OpenDJ is a directory server which implements a wide range of Lightweight Directory Access Protocol and related standards, including full compliance with LDAPv3 but also support for Directory Service Markup Language (DSMLv2).[1] Written in Java, OpenDJ offers multi-master replication, access control, and many extensions.
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README.md

OpenDJ Community Edition

OpenDJ is a directory server which implements a wide range of Lightweight Directory Access Protocol and related standards, including full compliance with LDAPv3 but also support for Directory Service Markup Language (DSMLv2). Written in Java, OpenDJ offers multi-master replication, access control, and many extensions.

About the Community Version

ForgeRock created OpenDJ Community Version from their End of Service Life Identity Platform. This code was first released as part of the ForgeRock Identity Platform.

To find out about the enterprise release of the ForgeRock platform here.

How do I build it?

Once you have checked out the OpenDJ code from the git repository, you may build and package it.

Building OpenDJ requires Java Development Kit (JDK) 6.0 or higher. The build script automatically tries to find a suitable version of the Java SDK, but you may need to specify the location of the JDK using the JAVA_HOME environment variable, or to download it and install it on your build machine. The JDK can be downloaded from Oracle website, for most platforms.

The easiest way to build OpenDJ, is to do this from the command line.

Go in the directory that was created when you checked out the code. Depending on the checkout, you may need to go down lower directories like "OpenDJ/trunk/opends". The correct directory contains the build.xml, build.sh and build.bat scripts.

On Unix, run the build.sh command to build and package the OpenDJ project.

On Windows, run the build.bat command. No argument is required and the build should be done in a few seconds and ends with a "BUILD SUCCESSFUL" message.

The output of the build can be found in the build/package/ directory.

There are a number of targets that may be specified when building OpenDJ, to select what is performed during the build. These targets include :

package

This is the default target and is does perform a clean build, compiling OpenDJ server and packaging it in a ZIP file.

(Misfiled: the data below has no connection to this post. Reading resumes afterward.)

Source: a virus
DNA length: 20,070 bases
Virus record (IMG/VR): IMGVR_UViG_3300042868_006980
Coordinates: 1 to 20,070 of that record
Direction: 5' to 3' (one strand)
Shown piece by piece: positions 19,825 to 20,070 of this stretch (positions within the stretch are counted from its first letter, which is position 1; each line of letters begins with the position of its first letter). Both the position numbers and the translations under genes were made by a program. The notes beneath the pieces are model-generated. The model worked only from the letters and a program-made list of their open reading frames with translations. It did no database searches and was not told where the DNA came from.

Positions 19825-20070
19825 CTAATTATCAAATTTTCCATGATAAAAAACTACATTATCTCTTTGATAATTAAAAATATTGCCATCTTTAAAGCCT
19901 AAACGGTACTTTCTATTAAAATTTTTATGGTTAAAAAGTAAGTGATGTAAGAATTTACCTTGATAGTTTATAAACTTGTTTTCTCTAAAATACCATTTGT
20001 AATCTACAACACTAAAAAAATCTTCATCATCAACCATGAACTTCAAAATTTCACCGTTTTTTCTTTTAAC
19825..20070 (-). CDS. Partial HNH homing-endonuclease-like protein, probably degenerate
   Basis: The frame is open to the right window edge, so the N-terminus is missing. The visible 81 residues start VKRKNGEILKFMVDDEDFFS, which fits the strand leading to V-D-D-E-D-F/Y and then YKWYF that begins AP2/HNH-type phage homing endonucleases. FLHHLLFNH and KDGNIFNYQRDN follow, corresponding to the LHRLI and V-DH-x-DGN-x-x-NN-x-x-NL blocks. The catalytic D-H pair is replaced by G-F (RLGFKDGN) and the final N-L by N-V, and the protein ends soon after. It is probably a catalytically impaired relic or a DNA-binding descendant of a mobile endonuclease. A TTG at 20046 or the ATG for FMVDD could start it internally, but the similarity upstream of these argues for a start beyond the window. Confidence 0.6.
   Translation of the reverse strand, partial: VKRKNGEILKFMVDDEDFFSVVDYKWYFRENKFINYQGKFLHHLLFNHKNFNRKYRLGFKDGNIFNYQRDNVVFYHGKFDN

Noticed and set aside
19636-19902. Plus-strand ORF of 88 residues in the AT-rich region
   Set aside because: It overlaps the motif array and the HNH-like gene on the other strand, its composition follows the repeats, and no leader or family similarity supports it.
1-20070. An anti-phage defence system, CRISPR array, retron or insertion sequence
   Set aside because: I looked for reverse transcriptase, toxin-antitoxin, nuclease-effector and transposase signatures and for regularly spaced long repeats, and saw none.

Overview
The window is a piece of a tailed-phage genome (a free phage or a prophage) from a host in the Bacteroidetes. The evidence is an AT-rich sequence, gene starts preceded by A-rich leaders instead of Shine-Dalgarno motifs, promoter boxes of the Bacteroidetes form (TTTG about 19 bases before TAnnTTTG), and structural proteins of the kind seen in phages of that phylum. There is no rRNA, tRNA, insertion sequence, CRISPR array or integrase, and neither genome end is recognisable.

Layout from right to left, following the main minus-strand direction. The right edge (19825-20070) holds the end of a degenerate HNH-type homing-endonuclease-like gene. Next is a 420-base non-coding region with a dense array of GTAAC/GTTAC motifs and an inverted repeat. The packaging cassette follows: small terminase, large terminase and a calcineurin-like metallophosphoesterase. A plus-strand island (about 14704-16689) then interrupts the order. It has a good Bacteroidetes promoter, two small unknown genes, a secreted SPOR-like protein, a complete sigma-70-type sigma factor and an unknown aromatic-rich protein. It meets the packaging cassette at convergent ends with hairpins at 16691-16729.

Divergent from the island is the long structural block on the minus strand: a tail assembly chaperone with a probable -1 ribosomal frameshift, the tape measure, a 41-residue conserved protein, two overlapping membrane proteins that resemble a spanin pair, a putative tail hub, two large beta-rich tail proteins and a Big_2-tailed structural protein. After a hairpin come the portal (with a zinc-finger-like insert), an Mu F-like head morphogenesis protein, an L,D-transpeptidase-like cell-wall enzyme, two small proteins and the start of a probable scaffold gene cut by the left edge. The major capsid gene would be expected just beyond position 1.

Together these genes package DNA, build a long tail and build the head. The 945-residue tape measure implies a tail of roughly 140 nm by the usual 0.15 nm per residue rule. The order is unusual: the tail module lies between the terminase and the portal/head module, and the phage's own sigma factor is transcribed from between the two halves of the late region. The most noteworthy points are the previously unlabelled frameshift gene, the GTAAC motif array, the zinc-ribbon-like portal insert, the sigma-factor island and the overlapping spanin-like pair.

dsml

This target first performs the package target, and then builds the DSML to LDAP gateway which is a web application, delivered in the form of a War file. The war file is built in the build/package/ directory.

javadoc

First performs the dsml target and then generates the JavaDoc documentation from the server source code. The resulting documentation is located in the build/javadoc directory.

test

Runs the unit tests against the built server. The package target must have been run first.

checkstyle

Performs a set of verifications against the OpenDJ source code to check that the code guidelines defined for the project are met.

precommit

Performs all of the work done by the checkstyle, javadoc and test targets. The precommit target is the one that all developers MUST run before committing any change to the OpenDJ code repository.

clean

Removes all the files that are generated during a previous build.

compile

Compiles the main OpenDJ source code into the build/classes directory. The result is not usable for tests, but the target can be used to quickly check if the code compiles.

Using Targets

The use of targets is simple, just name the target on the command line. For example: ./build.sh precommit

Modifying the GitHub Project Page

The OpenDJ Community Edition project pages are published via the gh-pages branch, which contains all the usual artifacts to create the web page. The GitHub page is served up directly from this branch by GitHub.

Getting Started with OpenDJ

ForgeRock provide a comprehensive set of documents for OpenDJ. They maybe found here.

Issues

Issues are handled via the GitHub issues page for the project.

How to Collaborate

Collaborate by:

Code collaboration is done by creating an issue, discussing the changes in the issue. When the issue's been agreed then, fork, modify, test and submit a pull request.

Licensing

The Code an binaries are covered under the CDDL 1.0 license.

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